What does it look like when what you are doing doesn’t fit who you are? Many times thats the testimony of good intentioned people who are just trying to serve the best way that they can. Unintentionally, we are convinced that duty is apart of our religious requirement and the wild part of who we are is to be suppressed until it can be qualified by someone who has been quieted by their own compromise. It’s not always that pronounced or even that drastic, but the real issue that faces so many people is, why doesn’t it feel like I fit when I am constantly trying to do the right thing? Trying to find a place to serve, hoping to find a groove, or constantly praying for breakthrough with little hope. These are the common symptoms of a situation that may be much more personal that than you doing something different. Most of the time it doesn’t have to do with what you are doing, it has more to do with what you’ve exchanged your heart for.
1 Samuel tells the all familiar story of David, the shepherd that was coming to serve his family and found an entire nation paralyzed by fear because of what seemed like an impossible situation. Having already been anointed by Samuel to be the king, David didn’t assume position, but went back to serving his family and the sheep. But when David came to serve his brothers a little cheese and bread, he found himself in a moment that would define what it means to come, IN the name of the Lord. As the story goes, David volunteers himself to be the one to meet the giant in the valley. His willingness to confront the giant came as a surprise to all that heard that bold statement. David’s motivation wasn’t for fame or for the drive for battle, his motivation was purely based upon understanding his covenant with the Lord. This wasn’t a move to climb the leadership ladder, this was responding to a righteous mandate that came from his intimacy with Yahweh.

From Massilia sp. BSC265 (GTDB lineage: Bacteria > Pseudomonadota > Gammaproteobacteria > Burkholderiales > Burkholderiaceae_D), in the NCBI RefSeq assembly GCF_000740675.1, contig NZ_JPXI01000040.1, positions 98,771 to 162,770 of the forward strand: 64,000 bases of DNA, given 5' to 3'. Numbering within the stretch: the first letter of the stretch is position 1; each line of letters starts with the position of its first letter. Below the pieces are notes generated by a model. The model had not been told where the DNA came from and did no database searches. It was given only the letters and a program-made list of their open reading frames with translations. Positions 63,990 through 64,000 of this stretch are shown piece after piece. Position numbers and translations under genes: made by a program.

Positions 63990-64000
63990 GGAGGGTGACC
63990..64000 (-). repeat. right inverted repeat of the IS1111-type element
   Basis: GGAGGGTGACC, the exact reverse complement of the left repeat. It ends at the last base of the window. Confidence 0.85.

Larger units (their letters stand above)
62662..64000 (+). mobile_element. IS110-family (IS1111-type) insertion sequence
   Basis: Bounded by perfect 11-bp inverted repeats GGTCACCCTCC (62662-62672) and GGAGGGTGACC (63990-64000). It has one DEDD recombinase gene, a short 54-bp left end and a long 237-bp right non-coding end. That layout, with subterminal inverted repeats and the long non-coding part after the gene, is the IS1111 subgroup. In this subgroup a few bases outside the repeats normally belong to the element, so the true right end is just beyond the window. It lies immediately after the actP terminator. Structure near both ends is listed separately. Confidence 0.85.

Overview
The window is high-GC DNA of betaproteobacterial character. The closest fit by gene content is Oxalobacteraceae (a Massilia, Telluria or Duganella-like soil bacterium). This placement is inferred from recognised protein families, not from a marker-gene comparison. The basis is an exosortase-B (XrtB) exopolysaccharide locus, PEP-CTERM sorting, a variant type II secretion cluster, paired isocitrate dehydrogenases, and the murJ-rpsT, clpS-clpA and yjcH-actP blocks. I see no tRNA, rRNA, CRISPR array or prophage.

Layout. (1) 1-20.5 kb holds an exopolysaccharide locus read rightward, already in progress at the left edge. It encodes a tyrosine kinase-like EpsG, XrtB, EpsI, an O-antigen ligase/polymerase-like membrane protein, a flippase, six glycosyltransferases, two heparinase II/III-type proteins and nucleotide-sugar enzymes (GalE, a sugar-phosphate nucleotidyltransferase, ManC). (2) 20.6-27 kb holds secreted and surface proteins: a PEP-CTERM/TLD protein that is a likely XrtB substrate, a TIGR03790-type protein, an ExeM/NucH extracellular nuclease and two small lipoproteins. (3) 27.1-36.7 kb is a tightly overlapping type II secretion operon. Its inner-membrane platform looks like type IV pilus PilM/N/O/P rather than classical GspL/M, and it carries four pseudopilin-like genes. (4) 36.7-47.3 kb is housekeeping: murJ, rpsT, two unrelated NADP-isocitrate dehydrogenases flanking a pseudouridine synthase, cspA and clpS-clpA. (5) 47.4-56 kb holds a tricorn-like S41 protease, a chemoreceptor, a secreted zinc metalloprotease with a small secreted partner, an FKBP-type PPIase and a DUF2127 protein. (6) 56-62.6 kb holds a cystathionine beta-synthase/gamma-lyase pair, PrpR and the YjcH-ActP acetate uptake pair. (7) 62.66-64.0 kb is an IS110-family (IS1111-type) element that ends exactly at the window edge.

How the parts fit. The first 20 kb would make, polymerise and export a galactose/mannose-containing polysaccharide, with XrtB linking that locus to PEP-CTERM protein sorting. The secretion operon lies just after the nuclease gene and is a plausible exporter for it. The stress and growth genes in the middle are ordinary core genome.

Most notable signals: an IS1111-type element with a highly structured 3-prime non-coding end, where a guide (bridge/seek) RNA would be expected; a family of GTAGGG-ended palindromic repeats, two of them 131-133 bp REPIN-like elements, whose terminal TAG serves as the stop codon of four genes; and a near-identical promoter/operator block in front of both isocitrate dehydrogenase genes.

King Saul’s response to David was, if you are going to do this you need to clothe yourself differently than the way you are clothed right now. Saul immediately saw David as a vulnerable and Saul also saw an opportunity. Vulnerable in the appearance and qualification based upon the flesh alone. As an opportunity Saul put him in his own armor to make him look like a qualified soldier. As David put on what Saul gave him, he immediately recognized that what was on him didn’t fit him. This beloved shepherd never considered it as an option to wear the armor that he never used before. He knew the only way he needed to face the giant was with the tools of his testimony that qualified him in the silence of the hillside. You see, David used weapons, but they were the weapons of a shepherd that he used time and again to protect the sheep he was given charge of. He was unfamiliar with the weapons of a soldier, but he was well versed with the tools of a shepherd. So instead of letting the pressure of a moment turn him into a warrior, he let his encounter alone determine his response in public.
As David comes to the field of battle, it doesn’t make any mention of hesitation or doubt. In fact it gives us a clear picture of just the opposite. It says that David runs toward Goliath and makes the claim that he would have his victory that day and it would cost the giant his life. That is a person who knows that nothing is impossible because of His covenant with Yahweh. So he makes the standard clear when he says, “I don’t come to you with swords or spears, but I come to you IN the name of the Lord.” This should be the qualification and standard for every believer. But the problem with that is too many people are wearing what doesn’t belong to them. Instead of the identity that they received in the mountain of devotion, people are exchanging their testimony for people’s expectations of them.